What is meant by the Top 200’s market share figures?

Within the context of the Top 200, the “market” is the aggregate sales or units of only those chains ranked in the study within a specified segment or category. Market share is an individual chain’s proportional share of that total only during each of the three years compared.

Why do some Preceding-Year and Prior-Year rankings and data differ from corresponding data and rankings in last year’s published study?

The statistical universe is unique each year, largely because growing entities qualify for first-time inclusion and supplant other entities. Moreover, each year’s research may yield more precise information, particularly with respect to privately held entities, necessitating revisions of previously reported data. Revisions are also regularly needed for publicly reporting companies for which NRN must estimate Latest-Year results because of the timing of those companies’ fiscal year-ends, or for public companies for which NRN must modify reported data with some estimates so that presented results fit within the U.S.-only, single-brand-only parameters of Top 200 methodology.

My chain appears on other industry sales rankings, yet it’s not included in yours. Why?

Varying studies employ different criteria. We believe NRN market data is the industry’s most meaningful survey of domestic volume, growth and market trends because it compares leading organizations only on the basis of their consumer foodservice results in the United States.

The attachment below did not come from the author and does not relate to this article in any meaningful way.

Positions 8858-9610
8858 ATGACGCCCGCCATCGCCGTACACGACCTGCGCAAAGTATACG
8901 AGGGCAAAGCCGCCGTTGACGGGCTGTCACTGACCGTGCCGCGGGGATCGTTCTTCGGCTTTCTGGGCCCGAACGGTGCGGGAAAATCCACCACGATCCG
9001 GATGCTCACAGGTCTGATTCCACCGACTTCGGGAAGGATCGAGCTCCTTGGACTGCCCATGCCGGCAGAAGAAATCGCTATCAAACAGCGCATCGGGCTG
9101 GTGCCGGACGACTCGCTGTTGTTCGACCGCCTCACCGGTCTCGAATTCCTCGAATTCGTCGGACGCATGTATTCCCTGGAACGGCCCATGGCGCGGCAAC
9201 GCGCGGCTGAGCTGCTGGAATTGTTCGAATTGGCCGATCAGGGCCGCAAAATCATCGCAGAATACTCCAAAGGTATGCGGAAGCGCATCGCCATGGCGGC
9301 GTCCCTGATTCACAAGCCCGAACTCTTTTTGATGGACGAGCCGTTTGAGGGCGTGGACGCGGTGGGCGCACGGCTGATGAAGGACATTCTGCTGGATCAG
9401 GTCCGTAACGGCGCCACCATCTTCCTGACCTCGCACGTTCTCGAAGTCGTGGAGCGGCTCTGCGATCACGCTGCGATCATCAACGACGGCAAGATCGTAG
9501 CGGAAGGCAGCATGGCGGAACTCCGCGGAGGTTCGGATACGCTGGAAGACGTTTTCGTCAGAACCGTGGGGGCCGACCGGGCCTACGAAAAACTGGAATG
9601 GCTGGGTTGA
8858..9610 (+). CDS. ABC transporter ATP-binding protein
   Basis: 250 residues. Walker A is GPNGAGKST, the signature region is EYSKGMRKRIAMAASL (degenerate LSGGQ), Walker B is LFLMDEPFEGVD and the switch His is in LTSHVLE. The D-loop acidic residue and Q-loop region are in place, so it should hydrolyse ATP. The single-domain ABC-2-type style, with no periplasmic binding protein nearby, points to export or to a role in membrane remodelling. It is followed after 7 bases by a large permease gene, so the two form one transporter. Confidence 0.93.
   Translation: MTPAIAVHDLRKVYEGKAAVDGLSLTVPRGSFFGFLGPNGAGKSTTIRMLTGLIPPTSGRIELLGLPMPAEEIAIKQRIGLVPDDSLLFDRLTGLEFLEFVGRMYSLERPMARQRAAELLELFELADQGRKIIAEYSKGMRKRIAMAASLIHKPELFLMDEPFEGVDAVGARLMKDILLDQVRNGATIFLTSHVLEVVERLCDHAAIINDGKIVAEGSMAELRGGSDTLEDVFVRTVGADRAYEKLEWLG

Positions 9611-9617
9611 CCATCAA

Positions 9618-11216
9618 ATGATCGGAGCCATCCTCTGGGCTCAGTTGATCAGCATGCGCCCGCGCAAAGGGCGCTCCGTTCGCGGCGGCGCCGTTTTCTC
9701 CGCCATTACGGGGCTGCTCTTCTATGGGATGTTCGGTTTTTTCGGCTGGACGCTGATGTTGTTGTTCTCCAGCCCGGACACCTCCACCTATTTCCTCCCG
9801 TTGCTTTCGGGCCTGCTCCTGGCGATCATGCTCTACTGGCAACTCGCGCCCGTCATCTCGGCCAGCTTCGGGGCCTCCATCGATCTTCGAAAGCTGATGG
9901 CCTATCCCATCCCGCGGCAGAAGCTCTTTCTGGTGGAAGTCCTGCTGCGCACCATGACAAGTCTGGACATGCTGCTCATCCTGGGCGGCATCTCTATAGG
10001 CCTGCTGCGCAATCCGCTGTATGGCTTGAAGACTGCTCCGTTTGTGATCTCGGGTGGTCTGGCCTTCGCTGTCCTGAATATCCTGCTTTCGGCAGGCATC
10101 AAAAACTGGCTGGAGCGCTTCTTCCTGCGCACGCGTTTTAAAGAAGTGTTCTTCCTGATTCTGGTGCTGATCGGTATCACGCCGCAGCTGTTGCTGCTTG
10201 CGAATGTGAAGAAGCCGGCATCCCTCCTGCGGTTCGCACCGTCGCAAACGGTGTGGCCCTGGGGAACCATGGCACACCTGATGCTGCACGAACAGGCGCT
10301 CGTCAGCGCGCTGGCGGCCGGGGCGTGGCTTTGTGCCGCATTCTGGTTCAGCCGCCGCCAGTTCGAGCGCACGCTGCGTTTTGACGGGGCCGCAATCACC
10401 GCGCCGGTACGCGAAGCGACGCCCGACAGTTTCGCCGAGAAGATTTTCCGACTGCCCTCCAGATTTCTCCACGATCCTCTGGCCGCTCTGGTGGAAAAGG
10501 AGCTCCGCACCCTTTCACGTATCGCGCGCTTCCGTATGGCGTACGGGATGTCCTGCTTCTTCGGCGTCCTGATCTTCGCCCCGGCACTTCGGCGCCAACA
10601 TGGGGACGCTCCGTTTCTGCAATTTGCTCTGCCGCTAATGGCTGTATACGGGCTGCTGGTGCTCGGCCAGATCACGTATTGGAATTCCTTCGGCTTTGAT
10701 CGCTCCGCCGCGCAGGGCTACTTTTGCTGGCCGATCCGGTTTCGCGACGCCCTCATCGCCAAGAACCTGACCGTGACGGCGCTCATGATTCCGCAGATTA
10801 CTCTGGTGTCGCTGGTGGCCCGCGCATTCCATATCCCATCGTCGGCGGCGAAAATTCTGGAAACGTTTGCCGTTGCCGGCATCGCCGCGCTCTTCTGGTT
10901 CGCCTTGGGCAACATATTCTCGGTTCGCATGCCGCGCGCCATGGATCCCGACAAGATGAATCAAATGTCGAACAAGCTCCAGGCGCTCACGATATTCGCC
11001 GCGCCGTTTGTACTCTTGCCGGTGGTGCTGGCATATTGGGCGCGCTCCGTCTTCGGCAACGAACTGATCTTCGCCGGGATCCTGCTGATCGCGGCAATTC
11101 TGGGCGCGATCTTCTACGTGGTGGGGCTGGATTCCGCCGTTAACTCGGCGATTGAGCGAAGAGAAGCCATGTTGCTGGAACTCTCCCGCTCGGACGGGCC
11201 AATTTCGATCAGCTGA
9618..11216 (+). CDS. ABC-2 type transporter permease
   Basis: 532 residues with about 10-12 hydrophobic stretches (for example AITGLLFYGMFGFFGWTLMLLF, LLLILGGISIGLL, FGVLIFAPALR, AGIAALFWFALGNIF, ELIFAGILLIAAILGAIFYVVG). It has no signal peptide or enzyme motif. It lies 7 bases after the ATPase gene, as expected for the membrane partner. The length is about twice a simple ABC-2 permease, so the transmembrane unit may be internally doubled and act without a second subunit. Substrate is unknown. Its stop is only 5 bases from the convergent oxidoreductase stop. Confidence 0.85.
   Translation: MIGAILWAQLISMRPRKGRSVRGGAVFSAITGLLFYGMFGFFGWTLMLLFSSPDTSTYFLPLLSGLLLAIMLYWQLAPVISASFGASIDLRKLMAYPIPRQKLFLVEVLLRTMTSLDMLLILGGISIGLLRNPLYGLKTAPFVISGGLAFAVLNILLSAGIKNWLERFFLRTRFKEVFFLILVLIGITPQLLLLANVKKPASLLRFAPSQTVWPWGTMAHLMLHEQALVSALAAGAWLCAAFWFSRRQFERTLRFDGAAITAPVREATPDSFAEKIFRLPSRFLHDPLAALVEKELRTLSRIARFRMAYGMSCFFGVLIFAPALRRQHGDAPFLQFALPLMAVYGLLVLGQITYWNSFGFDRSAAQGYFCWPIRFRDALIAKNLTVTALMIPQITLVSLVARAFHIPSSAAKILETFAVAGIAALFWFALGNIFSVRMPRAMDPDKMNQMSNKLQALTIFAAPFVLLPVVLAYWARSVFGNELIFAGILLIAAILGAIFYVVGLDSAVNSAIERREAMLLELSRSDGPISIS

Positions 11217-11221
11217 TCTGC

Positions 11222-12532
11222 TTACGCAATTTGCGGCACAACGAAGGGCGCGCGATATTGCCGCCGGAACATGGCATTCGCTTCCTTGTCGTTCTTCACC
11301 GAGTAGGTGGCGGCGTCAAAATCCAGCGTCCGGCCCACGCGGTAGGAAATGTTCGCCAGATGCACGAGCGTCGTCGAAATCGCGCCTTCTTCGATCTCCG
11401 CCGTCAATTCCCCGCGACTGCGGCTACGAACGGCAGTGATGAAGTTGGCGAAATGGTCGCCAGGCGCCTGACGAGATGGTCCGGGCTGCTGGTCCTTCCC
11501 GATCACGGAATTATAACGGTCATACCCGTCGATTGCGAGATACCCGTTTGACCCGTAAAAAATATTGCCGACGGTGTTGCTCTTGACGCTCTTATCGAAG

But my chain has more units or higher sales per unit than do some of the chains included in those rankings. Why wasn’t it included?

Only the Top 200 chains, as determined by systemwide sales, are ranked by such other criteria as number of units, sales per unit and rates of growth. In other words, the universe for those rankings is limited to chains that appear in the table titled “Top 200 chain U.S. systemwide foodservice sales.”

My company’s revenue far exceeds the figure shown for many of the corporations ranked, and yet you omitted my company. Why?

Companies are included in the Top 200 because of their foodservice revenue, not their total revenue. The Top 200 study attempts to exclude proceeds from other business activities, such as manufacturing, distribution, consumer packaged goods licensing deals, nonfood contract services and property rental.

Some tables’ ranking numbers are duplicated and some numbers are not assigned. Why?

Ties. Alphabetical order is not used to assign a lower ranking to chains or companies whose results exactly match those of other entities.

Why are some major hotel companies no longer included in the Companies revenue census?

Some hotel companies, including Marriott International Inc. and Hyatt Hotels Corp., long ago stopped publicly reporting their food-and-beverage revenue. Despite that, NRN continued to model estimated results based on past performance, indirect indicators included in public reports and industry trends. However, with no new information available to refresh and fine-tune our revenue-estimating models, we have decided to discontinue coverage of such groups to focus on organizations for which more reliable information can be found and whose inclusion will strengthen the validity of the Top 200. 

A number of hotel and casino operators, who through public reports provide a significant amount of information about their food-and-beverage operations that NRN can report or model to estimate domestic results, remain in the Companies census, including Caesars Entertainment Corp., Host Hotels & Resorts Inc. and MGM Resorts International.

Read more:
2019 Top 200 countdown: No. 50-No. 1
2019 Top 200 countdown: No. 100-No. 51
2019 Top 200: Top 10 Fastest-Growing Restaurant Chains